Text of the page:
Now let’s get our heads out of 17th Century Feudal Japan and into the 21st Century’s virtual reality of speculation. In the financial markets, traders are ultimately searching for that one strategy “to rule them all.” The fact is that there are only three different kinds of strategies, excluding insane methods like trading according to the zodiac. These strategies are:

1.      Breakout Strategies:

This is primarily based on support and resistance lines. This strategy’s name originates from the nature of price action once an asset’s price breaks either a support or resistance line. After the price has passed through the support/resistance what follows is intense volatility and heavy volume to be traded. This strategy ultimately depends on the continuation of the trend for success.

2.      Mean Reversion Strategies:

Mean reversion strategies are based on the nature of a stochastic process to always, over the long-run, return to the mean (Holton,2004:1). Traders use this strategy by exploiting temporary extremes in price volatility by betting on the asset’s price returning to its long term mean. This strategy best suits actuaries.

3.      Arbitrage Strategies:

This strategy involves taking advantage of market peculiarities that are extremely difficult to find. The basics of this strategy entail buying a currency costing less in USD per unit and trading it for another that costs even less in USD per unit (fx-strategy,2011:1) . This applies to FOREX, in Equities the strategy is known as ADR arbitrage. Arbitrage strategies require information often available only to a couple of privileged players. To find more information on arbitrage opportunities go to http://fx-strategy.org/arbitrage-trading.

Once a trader realizes that all other traders rely on these three strategies in particular, the next thing that trader should realize is that there is no perfect strategy. Breakout strategies are useless in a sideways market. Mean Reversion strategies are ineffective in an intensely trending market and arbitrage strategies become of no use as more and more traders desperately try to take advantage of the rare peculiarities, resulting in these loopholes closing. (Schlossberg 2012:16).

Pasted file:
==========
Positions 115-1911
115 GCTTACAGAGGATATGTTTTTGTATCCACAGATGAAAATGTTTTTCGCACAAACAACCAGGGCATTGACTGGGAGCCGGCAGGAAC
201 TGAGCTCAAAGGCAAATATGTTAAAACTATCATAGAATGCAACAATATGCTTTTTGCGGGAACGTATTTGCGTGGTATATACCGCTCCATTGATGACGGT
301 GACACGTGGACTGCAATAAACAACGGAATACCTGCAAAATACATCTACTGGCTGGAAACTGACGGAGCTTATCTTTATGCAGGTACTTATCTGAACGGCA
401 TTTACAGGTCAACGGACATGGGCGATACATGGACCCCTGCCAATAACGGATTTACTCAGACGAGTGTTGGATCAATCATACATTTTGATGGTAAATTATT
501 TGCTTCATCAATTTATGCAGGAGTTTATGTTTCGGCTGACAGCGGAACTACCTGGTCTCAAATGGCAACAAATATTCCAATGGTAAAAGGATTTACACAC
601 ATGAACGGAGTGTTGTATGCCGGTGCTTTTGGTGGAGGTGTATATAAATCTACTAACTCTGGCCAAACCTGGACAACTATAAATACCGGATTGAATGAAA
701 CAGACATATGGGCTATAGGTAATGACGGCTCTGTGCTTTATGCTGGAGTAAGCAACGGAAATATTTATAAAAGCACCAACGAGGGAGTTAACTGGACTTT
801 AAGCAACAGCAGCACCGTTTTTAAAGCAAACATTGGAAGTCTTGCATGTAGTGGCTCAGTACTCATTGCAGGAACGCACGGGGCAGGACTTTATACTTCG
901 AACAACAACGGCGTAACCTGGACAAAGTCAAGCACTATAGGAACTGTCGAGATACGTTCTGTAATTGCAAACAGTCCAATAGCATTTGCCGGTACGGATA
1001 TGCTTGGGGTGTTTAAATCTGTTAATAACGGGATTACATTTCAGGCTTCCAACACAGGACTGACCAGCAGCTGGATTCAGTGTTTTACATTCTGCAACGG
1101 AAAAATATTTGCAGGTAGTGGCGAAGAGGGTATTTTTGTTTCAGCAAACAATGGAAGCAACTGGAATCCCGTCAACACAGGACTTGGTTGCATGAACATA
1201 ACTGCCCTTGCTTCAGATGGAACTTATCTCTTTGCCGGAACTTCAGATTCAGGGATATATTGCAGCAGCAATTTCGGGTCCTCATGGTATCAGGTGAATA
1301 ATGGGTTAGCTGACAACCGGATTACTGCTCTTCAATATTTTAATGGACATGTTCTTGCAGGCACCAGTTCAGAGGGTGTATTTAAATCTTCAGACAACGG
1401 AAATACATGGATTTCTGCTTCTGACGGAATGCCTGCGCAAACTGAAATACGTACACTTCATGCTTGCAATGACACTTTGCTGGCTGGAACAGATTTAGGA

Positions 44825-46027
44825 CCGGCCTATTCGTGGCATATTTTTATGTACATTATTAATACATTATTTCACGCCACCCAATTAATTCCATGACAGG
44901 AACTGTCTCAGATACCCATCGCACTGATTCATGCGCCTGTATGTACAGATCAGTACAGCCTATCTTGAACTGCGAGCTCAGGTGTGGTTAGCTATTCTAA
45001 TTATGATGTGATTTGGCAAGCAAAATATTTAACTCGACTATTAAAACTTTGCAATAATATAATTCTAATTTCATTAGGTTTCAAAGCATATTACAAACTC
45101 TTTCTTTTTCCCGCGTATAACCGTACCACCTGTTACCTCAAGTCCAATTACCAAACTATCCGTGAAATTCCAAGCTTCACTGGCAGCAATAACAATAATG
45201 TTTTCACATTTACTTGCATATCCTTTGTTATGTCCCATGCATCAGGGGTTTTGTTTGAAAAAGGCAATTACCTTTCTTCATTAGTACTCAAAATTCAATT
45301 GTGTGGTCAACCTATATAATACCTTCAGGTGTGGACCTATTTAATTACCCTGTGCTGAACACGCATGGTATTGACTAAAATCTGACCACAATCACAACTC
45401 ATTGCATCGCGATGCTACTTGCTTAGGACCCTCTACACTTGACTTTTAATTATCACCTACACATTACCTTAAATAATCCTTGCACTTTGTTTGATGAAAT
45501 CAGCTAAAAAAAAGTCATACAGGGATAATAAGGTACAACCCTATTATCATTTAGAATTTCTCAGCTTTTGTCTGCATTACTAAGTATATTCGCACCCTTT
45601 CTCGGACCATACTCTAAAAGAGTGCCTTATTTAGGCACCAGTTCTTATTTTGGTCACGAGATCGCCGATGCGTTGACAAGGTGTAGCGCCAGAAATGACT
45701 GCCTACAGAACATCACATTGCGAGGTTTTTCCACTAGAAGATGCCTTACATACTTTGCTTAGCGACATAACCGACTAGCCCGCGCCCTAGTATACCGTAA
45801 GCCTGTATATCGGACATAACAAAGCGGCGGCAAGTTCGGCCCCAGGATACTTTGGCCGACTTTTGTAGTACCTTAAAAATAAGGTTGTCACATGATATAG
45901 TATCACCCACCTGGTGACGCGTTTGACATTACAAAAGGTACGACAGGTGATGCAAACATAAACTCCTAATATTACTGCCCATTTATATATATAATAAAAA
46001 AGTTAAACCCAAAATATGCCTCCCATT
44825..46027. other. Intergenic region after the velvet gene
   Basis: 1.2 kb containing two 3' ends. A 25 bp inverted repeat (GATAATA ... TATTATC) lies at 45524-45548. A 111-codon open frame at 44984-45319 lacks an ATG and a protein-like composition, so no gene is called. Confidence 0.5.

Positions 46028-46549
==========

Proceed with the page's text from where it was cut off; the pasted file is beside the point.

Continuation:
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To me, a strategy is like Superman. Superman has his “kryptonite” but without him the world would be doomed. Without a strategy that works for you, your trades will be doomed to fail. What is important for the individual trader to take into serious consideration is to find a strategy that suites his/her principles. The highest chance of success a trader has is when a trade fits his/her strategy and relative principles like superman’s t-shirts fit him. When discipline is applied to strategy, risk is substantially minimized and reward will be common place. This allows self preservation in the markets to become a reality and triumph will be one step closer!